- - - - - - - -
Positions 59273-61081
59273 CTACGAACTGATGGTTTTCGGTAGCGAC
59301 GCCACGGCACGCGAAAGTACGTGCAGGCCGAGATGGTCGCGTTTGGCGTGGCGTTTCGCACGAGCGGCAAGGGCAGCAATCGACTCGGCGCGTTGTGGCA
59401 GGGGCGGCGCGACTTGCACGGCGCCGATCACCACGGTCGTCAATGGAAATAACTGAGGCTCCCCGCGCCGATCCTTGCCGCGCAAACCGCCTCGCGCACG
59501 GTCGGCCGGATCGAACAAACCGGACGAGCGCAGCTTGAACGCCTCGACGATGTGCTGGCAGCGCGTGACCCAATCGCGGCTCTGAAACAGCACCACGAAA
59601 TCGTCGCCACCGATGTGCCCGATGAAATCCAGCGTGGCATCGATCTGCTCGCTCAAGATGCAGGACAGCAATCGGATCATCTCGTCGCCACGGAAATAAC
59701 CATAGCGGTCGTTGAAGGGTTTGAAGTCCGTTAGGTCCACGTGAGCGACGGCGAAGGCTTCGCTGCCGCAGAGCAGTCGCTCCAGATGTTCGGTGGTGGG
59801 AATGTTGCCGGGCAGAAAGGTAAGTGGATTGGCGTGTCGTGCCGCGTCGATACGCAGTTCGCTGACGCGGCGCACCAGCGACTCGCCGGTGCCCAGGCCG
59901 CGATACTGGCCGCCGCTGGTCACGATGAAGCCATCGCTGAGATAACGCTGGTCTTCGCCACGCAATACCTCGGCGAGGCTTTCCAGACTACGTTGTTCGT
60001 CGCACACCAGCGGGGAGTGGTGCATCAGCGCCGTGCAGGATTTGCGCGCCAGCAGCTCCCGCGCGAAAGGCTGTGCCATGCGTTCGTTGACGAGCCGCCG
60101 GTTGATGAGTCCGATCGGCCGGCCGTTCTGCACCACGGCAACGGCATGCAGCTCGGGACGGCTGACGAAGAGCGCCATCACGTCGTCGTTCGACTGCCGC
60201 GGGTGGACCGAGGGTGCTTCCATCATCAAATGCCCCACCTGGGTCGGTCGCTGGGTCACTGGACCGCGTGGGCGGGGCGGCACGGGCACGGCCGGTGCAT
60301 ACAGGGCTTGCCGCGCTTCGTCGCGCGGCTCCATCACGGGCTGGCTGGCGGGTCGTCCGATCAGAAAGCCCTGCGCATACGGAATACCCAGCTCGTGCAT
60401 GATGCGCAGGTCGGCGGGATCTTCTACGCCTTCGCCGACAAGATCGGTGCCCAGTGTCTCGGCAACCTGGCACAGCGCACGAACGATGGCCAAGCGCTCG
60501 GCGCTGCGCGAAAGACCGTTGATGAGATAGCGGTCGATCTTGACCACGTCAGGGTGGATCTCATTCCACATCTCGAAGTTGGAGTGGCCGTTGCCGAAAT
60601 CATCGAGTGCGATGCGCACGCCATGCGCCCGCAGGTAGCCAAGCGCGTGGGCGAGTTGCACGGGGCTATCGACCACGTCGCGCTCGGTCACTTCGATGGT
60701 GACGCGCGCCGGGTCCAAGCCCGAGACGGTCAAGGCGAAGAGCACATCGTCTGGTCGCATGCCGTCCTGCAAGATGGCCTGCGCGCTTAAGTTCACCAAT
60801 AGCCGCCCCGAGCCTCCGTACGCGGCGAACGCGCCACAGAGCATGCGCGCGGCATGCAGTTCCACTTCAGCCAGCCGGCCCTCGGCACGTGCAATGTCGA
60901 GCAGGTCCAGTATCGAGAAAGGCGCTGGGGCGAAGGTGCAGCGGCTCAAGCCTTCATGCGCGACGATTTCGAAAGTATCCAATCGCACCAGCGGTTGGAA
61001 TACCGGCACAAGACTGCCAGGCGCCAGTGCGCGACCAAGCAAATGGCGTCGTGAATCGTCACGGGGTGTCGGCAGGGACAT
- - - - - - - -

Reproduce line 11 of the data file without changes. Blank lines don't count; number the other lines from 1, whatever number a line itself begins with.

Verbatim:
60101 GTTGATGAGTCCGATCGGCCGGCCGTTCTGCACCACGGCAACGGCATGCAGCTCGGGACGGCTGACGAAGAGCGCCATCACGTCGTCGTTCGACTGCCGC